Current Alcohol Screening and Brief Intervention Practices among Canadian Midwives

 

Rose A. Schmidt, MPH, Kyla Kaminsky, MA, Courtney R. Green, PhD, and Jocelynn L. Cook, PhD, MBA

 

ABSTRACT

Alcohol use during pregnancy is associated with multiple adverse health outcomes for the woman and fetus, including stillbirth, miscarriage, low birth weight, and risk of fetal alcohol spectrum disorder (FASD). Midwives are uniquely situated to routinely engage in conversations about alcohol use with women that are strength based, health promoting, and focused on empowerment. This report is a secondary analysis of the midwifery responses (n = 196) from a larger data set of health care providers collected by the Society of Obstetricians and Gynaecologists of Canada (SOGC) in an online survey in October and November 2017. The aim of the survey was to identify current knowledge, attitudes, practices, and beliefs among Canadian health care providers on screening, brief intervention, and referral (SBIR) for women’s alcohol use. Most midwives (97%) ask women about alcohol use during pregnancy; however, only about half practice brief intervention (57%). Perceived confidence in conducting brief intervention was positively associated with its practice (t [193] = 5.31, p < .0001). Improving skills and confidence to provide brief support about alcohol use during pregnancy using evidence-informed approaches will strengthen this practice in Canada.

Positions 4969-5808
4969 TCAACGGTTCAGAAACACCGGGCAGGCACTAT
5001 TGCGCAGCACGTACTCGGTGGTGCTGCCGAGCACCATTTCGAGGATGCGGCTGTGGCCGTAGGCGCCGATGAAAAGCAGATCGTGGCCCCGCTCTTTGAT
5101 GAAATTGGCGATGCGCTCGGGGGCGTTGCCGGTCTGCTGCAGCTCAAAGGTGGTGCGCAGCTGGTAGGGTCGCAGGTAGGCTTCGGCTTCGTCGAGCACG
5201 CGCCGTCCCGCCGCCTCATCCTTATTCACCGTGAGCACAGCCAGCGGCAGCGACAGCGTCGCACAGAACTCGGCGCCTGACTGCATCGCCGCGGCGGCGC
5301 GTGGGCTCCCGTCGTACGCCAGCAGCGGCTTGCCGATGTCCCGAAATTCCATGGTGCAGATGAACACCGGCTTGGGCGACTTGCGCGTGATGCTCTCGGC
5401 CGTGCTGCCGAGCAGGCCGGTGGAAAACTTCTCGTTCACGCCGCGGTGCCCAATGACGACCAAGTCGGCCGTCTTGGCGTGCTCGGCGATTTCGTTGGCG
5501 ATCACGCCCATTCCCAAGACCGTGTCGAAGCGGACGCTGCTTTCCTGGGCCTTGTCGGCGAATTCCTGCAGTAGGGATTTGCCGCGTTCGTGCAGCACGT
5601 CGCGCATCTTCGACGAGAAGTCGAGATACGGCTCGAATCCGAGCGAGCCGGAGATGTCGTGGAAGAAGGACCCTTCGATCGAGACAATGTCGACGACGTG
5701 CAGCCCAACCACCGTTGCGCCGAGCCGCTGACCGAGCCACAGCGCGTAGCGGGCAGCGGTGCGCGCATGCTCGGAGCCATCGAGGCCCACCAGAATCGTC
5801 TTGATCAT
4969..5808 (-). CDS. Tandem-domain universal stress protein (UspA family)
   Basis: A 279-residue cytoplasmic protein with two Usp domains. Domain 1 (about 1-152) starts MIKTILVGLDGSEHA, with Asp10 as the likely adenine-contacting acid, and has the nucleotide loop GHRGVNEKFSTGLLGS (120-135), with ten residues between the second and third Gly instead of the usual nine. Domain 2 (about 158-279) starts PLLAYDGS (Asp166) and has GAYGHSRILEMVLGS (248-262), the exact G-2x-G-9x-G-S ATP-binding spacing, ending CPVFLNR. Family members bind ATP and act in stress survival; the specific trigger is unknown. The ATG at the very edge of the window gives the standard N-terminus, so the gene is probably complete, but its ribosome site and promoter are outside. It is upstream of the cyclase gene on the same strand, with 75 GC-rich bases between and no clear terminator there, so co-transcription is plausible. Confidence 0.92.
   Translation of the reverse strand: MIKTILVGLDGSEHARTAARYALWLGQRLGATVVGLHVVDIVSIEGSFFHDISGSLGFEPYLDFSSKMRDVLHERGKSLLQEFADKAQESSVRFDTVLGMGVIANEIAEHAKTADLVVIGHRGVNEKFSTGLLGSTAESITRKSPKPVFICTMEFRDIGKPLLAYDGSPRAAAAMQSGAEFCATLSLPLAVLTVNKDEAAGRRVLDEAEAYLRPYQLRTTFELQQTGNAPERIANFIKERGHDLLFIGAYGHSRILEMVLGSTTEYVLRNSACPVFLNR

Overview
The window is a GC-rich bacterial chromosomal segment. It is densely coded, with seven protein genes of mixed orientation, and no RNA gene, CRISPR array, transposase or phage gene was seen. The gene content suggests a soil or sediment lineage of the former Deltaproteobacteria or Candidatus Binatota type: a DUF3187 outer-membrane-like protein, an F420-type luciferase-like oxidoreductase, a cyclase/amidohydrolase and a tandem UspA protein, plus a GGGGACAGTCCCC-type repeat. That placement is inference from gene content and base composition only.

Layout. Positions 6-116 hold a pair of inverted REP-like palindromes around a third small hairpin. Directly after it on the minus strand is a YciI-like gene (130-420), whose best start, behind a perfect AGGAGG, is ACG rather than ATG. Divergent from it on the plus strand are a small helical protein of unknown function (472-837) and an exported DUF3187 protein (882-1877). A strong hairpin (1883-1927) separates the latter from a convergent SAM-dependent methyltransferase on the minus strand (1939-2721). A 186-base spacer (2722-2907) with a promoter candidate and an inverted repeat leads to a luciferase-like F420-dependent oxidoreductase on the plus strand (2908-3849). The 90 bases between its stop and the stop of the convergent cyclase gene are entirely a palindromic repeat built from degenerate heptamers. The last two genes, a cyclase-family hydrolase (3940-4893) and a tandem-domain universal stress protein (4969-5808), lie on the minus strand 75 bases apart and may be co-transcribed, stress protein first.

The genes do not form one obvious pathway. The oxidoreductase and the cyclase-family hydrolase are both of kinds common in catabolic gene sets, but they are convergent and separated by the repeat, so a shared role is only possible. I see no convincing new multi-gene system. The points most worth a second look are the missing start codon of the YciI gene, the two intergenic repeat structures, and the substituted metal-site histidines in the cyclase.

KEYWORDS

alcohol consumption, alcohol-exposed pregnancies, brief intervention, fetal alcohol spectrum disorder, midwifery, SBIR

 

This article has been peer reviewed.

 

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